top of page

Overcoming the Post-Gig Blues

On Set Post Acting Gig Blues Katrina Kusa Actress

That’s a wrap!

Whether the curtain closes, the lights go out, or the director shouts that’s a wrap, what comes next is something most all performers can relate to the emotional dip with feelings of emptiness from the end of being part of something exciting and fulfilling.

The post-gig blues are natural to experience when returning to daily life and activities after. Here are some tips I use to pull myself out of this temporary sadness and get moving toward the next role!

Stay Connected

You have likely cultivated some great friendships with those you have been working with and ending the show does not mean you have to end the relationships with them. Stay in touch in person if possible, and friend each other on social media if you haven’t already. They too are most likely having the same blue feelings as you are, and you can support each other.

A huge part of the blues is due to missing the cast that you are used to hanging out with. At the beginning of your production, it is a great idea to get connected with contact info and social media so you will already have this in place when the show is over. I love to connect through social media like Facebook, check out my page here.

Self-Care & Gratitude

While exhilarating, it can also be exhausting to be a part of a production with the long hours and sometimes late nights.

After your show wraps, take some time for yourself! It’s a good idea to take a break and relax after a gig and give yourself time to unwind and recoup. Stay hydrated, eat sensibly, and be sure to keep up with good sleeping habits. Treat yourself to a relaxing bath and some rest and relaxation, you deserve it after all the hard work you put into the production!

Think about good things and happy memories the production created and be grateful for the experience. Jump back into your normal hobbies, relationships, and exercise that may have been neglected during your show. Your post-gig blues will pass but the memories will last a lifetime. If your sadness dips to a lower than normal level, try some meditation. Here are some great apps for mindfulness and meditation to try.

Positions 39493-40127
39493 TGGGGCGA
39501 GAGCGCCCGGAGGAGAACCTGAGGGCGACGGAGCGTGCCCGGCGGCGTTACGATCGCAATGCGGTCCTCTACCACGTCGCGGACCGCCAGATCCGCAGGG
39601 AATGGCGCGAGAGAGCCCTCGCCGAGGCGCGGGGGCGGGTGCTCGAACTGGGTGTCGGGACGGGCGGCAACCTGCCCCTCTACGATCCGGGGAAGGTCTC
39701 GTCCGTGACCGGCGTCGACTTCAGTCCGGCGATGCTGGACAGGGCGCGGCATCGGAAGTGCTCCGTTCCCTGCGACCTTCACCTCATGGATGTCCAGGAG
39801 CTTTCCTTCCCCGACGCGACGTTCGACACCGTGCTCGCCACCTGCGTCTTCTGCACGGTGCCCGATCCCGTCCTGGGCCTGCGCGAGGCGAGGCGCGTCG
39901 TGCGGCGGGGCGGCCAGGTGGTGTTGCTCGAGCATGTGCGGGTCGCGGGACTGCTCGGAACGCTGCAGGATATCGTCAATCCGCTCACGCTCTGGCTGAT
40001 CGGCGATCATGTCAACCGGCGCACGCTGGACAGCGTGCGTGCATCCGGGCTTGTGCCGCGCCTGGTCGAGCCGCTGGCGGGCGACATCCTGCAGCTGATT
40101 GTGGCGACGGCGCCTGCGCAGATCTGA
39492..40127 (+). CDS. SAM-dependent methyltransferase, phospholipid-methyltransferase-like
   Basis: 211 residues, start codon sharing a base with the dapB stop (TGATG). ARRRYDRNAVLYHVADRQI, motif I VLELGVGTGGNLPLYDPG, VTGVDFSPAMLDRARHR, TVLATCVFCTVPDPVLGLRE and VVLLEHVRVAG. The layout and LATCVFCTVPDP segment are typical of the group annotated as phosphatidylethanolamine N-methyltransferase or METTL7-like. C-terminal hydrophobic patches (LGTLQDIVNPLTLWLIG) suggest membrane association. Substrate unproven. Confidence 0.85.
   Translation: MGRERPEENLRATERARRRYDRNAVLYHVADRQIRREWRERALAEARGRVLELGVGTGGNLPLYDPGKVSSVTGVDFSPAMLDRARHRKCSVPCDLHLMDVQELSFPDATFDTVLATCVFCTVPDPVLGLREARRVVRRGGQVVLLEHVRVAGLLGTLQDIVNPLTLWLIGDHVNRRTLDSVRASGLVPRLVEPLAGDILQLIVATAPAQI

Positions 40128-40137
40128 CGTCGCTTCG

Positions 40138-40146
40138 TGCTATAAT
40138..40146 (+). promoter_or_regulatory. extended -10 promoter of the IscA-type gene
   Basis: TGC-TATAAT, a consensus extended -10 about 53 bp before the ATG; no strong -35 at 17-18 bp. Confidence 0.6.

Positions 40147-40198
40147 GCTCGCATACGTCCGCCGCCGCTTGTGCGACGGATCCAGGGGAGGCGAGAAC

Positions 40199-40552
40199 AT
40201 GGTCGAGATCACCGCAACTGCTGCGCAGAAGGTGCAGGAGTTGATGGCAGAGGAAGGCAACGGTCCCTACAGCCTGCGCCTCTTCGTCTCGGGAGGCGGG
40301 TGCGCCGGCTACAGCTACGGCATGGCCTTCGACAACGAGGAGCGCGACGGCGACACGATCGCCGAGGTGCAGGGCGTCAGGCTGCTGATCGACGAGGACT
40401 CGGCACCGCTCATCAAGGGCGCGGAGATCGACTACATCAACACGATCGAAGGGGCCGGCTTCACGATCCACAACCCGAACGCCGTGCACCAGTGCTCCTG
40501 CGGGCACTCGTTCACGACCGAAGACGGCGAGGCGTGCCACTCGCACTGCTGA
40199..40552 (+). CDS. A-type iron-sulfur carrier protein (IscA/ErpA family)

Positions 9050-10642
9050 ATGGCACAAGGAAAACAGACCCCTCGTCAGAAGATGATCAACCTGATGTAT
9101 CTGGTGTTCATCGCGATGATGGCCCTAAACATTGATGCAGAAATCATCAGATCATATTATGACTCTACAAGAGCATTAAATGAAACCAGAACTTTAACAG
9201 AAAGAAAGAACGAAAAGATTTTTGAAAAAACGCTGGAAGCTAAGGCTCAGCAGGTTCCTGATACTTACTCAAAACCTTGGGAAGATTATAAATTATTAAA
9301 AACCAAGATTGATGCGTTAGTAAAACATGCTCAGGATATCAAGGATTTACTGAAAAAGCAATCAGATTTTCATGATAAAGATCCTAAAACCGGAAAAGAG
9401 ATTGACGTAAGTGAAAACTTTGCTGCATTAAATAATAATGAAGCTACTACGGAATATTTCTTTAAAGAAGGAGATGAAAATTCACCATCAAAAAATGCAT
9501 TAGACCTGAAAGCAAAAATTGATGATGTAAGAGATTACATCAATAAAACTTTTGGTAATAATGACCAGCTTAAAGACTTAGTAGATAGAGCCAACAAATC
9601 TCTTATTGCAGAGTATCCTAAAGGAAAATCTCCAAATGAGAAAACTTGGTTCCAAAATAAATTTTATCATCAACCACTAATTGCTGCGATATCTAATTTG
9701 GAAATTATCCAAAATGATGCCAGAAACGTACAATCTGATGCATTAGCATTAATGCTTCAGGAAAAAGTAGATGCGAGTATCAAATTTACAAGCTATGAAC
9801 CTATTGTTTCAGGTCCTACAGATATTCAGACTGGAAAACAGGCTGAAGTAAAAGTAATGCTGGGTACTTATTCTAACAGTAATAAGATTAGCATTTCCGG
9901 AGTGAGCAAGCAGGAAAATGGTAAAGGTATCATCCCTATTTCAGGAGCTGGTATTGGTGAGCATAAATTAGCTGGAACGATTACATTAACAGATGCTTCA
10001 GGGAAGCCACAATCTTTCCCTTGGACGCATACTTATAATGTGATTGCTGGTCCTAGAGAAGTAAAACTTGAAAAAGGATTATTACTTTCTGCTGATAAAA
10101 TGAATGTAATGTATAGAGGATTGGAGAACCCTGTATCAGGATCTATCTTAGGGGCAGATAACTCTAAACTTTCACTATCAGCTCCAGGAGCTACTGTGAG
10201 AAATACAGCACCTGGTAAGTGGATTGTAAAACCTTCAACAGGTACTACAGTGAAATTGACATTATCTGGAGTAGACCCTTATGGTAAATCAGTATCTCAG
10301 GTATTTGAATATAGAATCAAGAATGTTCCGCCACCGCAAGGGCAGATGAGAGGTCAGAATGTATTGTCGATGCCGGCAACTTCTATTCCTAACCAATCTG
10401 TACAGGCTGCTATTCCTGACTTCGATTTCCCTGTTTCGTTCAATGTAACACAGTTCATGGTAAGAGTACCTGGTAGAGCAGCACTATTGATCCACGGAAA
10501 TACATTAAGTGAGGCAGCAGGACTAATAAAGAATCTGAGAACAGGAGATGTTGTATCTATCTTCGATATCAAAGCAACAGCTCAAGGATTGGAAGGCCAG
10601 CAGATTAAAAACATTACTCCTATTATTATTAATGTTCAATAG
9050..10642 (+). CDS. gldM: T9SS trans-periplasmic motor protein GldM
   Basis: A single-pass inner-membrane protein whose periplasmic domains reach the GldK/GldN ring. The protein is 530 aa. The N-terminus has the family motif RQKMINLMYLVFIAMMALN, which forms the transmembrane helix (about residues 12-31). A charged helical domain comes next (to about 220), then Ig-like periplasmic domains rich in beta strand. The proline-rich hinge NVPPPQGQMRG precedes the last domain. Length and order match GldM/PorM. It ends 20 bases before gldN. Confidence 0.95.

Rejuvenate Through Other’s Work

While you should not jump right into a new production before some overdue “you time”, checking out somebody else’s work is a great idea. You might even find some inspiration through their work for your next project.

Don’t limit yourself to acting stretch out and observe, dance, art, writing, and music. Did you know listening to music can be healing and help reduce your stress and sadness? For me, songwriting or doing a new writing prompt are ways for me to stretch my creative muscles between roles and auditions.

Look to the Future

Know that you will be in other productions and future roles. Look forward to that! I believe the possibilities of new projects down the road can replace that sadness with excitement.

You are not alone in your feelings of sadness once a show or production is over so be gentle with yourself, especially if this is your first gig. I promise it is normal to feel sad after a show stops but do not bottle up your feelings. If needed, find a trusted friend or family member to talk to about your feelings.

Keep reading my blog for more inspiration and motivation for young actors, songwriters, and authors. This is a safe space for all types of young creatives. Stay up-to-date on my life on Facebook or Instagram!


Follow Katrina
  • Black Facebook Icon
  • Black Twitter Icon
  • Katrina Kusa Instagram
bottom of page